Fox News Freaks Out Over Kamala Harris | HuffPost [2020-08-12]

From NATO Antics to a Pelosi Rebuff: Highlights of This Week

As of this post, only 332 days remain until the 2020 Election. Almost certainly, the days and weeks leading up to it will be filled with eyebrow-raisers that far overshadow the fundraisers. Here are just a few of the events that happened this week.

On Monday, in retaliation against France’s new digital services tax, the Trump Administration announced a proposal to levy tariffs on up to $2.4 billion worth of French imports. The French tax is aimed at preventing tech giants from avoiding taxes when they place their headquarters in low-tax countries in Europe. It would impact companies whose yearly global sales exceed 750 million Euros ($830 million) and French earnings over 25 million Euros. Such American companies as Facebook, Google, and Amazon, would be affected, and the Office of the U.S. Trade Representative called it “discrimination” against American companies.

Trump also attended the NATO summit this week, and what stands out most, at least for Tuesday, is not the official discussions or negotiations, but an informal chat. Canadian Prime Minister Justin Trudeau was caught on video mocking Trump in an exchange with British Prime Minister Boris Johnson and French President Emmanuel Macron.

Later, during a press conference, Trudeau didn’t comment directly on whether he had mocked Trump, but tried to explain that he had been making a reference to the fact that “there was an unscheduled press conference (for Trump)” before his meeting with Trump.

Trump responded to Trudeau’s remarks about him with, “Well, he’s two faced.”

Also on Tuesday, Democratic presidential hopeful Senator Kamala Harris announced that she was ending her campaign for the 2020 election.

“I’m not a billionaire,” Harris said, explaining her decision to withdraw. “I can’t fund my own campaign. And as the campaign has gone on, it has become harder and harder to raise the money we need to compete. In good faith, I can’t tell you, my supporters and volunteers, that I have a path forward if I don’t believe I do.”

On Wednesday, the House Judiciary Committee held an 8 1/2-hour public hearing featuring three legal scholars and one Constitutional expert, each of whom provided testimony as to whether Trump committed bribery and other impeachable offenses by allegedly conditioning military aid to Ukraine, as well as a White House visit, on a public announcement by Ukraine’s new President, Volodymyr Zelenskiy, of investigations into Trump’s political rivals.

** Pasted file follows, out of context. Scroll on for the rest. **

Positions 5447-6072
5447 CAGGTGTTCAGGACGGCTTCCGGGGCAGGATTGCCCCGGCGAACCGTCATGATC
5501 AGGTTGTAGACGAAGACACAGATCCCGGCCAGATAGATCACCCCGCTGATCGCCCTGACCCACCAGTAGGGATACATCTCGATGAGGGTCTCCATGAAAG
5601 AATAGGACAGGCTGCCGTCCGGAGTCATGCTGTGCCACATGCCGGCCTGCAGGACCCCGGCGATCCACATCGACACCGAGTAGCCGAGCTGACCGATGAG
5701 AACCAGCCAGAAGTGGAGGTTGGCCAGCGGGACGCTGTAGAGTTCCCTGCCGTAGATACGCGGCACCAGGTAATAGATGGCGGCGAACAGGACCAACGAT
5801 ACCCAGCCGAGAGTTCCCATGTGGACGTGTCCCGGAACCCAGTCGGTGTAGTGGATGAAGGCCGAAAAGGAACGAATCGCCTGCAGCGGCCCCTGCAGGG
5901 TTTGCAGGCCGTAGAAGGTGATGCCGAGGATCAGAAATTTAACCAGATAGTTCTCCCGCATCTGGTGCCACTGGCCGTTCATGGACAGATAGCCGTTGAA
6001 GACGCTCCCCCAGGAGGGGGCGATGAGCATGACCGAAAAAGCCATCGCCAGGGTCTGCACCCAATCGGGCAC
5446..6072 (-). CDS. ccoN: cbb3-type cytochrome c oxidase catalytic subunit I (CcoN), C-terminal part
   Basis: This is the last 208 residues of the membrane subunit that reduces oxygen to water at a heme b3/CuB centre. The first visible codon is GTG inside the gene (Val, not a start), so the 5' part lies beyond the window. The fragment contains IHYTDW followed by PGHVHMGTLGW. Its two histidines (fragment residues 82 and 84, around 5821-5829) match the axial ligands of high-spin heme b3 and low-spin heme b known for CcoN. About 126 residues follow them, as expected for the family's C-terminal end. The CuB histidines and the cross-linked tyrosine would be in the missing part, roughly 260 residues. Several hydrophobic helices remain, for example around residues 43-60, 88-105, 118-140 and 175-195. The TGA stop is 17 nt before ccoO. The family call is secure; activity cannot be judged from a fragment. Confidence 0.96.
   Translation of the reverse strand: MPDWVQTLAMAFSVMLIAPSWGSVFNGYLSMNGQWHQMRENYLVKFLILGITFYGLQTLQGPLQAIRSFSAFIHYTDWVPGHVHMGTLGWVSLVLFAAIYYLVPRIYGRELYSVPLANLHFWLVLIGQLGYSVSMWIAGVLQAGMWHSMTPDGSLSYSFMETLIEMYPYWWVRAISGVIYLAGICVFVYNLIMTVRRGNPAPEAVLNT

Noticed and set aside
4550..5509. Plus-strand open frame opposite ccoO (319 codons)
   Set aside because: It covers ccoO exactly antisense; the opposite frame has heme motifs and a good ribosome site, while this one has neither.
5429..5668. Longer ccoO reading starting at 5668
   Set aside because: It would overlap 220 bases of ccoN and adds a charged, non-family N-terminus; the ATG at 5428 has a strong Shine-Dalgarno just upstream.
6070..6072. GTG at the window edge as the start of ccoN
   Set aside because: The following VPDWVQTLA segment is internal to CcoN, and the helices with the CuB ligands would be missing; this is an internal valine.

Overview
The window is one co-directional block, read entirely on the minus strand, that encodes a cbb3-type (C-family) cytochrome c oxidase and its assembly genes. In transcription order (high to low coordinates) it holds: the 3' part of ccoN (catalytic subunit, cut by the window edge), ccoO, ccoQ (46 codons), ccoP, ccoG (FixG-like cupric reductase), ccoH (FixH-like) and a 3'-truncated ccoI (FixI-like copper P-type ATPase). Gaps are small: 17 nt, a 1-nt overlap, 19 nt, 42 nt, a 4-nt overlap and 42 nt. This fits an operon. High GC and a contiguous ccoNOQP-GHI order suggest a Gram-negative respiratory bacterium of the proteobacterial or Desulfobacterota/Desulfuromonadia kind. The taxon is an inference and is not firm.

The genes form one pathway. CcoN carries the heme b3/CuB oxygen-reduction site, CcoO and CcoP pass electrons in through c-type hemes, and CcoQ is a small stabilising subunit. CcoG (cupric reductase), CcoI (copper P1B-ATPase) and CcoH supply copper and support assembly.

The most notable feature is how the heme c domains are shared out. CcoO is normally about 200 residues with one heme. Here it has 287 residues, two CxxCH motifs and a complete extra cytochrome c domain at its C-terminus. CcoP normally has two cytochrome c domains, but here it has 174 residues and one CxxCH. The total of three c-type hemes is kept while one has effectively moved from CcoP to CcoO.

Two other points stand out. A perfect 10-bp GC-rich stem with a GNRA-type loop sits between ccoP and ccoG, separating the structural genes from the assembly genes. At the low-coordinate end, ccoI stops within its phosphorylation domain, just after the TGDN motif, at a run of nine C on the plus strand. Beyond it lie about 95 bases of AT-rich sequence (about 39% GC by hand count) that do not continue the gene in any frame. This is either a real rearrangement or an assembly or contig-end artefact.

The three legal scholars, Stanford University professor Pamela S. Karlan, Harvard Law School professor Noah Feldman, and University of North Carolina law professor Michael Gerhardt, all chosen by Democrats, testified that, yes, Trump had committed impeachable offenses, and that he had obstructed Congress.

Constitutional expert Jonathan Turley, a George Washington University professor called by the GOP (though he noted that he had not voted for Trump), disagreed, saying that if impeachment were to take place in this case, it “would stand out among modern impeachments as the shortest proceeding, with the thinnest evidentiary record, and the narrowest grounds ever used to impeach a president.”

Gerhard, however, testified, “If what we’re talking about is not impeachable, then nothing is impeachable.”

On Thursday, House Speaker Nancy Pelosi announced that House committee chairs will begin drafting articles of impeachment against President Trump.

“The president’s actions have seriously violated the Constitution, especially when he says and acts upon the belief, Article II says I can do whatever I want. No, his wrongdoing strikes at the very heart of our Constitution, a separation of powers, three co-equal branches, each a check and balance on the other,” said Pelosi.

Many believe that impeachment is almost certain, though a vote to remove Trump from office is unlikely in the Republican-led Senate.

Republicans hold that Democrats want to impeach Trump simply because they “hate” him. When asked by a journalist if she hated Trump, Nancy Pelosi responded, “As a Catholic I resent your using the word hate in a sentence that addresses me … So don’t mess with me when it comes to words like that.”

Trump calls Canadian Prime Minister Justin Trudeau “two-faced” after NATO hot mic gaffe | CBS News [2019-12-04]

Rep. Biggs pushes back on Pelosi’s impeachment announcement |
Fox News [2019-12-05]